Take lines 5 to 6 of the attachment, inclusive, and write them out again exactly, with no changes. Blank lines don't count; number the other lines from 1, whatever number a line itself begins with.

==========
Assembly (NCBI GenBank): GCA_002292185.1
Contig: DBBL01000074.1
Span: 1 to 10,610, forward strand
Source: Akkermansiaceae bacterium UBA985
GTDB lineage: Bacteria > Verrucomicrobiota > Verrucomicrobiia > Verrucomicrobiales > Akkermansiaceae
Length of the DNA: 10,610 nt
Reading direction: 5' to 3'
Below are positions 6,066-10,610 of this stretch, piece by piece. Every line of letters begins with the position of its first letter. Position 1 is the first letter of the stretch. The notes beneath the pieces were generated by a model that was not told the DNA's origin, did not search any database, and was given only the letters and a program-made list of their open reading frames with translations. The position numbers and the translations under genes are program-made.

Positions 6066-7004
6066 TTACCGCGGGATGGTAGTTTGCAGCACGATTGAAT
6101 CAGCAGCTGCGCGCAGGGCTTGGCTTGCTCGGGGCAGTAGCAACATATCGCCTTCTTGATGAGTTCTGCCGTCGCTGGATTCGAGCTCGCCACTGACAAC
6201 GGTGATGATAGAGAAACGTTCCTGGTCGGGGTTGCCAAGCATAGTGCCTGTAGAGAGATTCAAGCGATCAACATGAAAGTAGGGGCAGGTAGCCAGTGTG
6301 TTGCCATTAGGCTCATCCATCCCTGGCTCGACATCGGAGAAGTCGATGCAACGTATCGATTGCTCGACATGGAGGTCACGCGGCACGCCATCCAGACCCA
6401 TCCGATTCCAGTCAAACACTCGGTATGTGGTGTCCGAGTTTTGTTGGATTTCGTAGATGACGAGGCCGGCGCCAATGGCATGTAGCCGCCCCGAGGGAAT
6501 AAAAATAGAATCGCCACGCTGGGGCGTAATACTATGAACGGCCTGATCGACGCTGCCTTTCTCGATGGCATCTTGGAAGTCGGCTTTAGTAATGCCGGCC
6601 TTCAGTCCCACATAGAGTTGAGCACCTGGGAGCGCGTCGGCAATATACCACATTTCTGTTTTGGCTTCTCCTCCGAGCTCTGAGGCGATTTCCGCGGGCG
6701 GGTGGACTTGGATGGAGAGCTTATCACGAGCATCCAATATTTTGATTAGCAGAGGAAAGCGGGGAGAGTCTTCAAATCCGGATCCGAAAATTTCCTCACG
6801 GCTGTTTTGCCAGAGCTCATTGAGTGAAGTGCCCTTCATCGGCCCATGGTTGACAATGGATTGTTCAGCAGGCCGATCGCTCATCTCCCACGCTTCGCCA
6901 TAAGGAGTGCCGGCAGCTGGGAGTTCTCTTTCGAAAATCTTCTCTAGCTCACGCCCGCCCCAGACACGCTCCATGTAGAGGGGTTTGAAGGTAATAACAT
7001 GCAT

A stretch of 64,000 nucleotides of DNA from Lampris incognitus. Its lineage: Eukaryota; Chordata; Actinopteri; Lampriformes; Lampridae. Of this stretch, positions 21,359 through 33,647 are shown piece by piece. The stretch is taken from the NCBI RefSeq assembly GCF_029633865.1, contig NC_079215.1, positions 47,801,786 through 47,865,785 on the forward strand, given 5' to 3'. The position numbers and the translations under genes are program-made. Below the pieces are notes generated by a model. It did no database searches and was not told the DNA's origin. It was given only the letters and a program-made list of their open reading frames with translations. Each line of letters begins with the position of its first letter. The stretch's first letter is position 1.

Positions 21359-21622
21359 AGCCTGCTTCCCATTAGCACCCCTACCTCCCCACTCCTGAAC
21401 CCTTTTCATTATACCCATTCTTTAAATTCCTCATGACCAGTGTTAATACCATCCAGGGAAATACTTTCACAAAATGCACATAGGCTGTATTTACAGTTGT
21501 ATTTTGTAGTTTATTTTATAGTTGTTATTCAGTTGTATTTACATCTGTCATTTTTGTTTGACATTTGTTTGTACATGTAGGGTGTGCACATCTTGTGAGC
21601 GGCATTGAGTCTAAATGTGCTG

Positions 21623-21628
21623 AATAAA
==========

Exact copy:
GTDB lineage: Bacteria > Verrucomicrobiota > Verrucomicrobiia > Verrucomicrobiales > Akkermansiaceae
Length of the DNA: 10,610 nt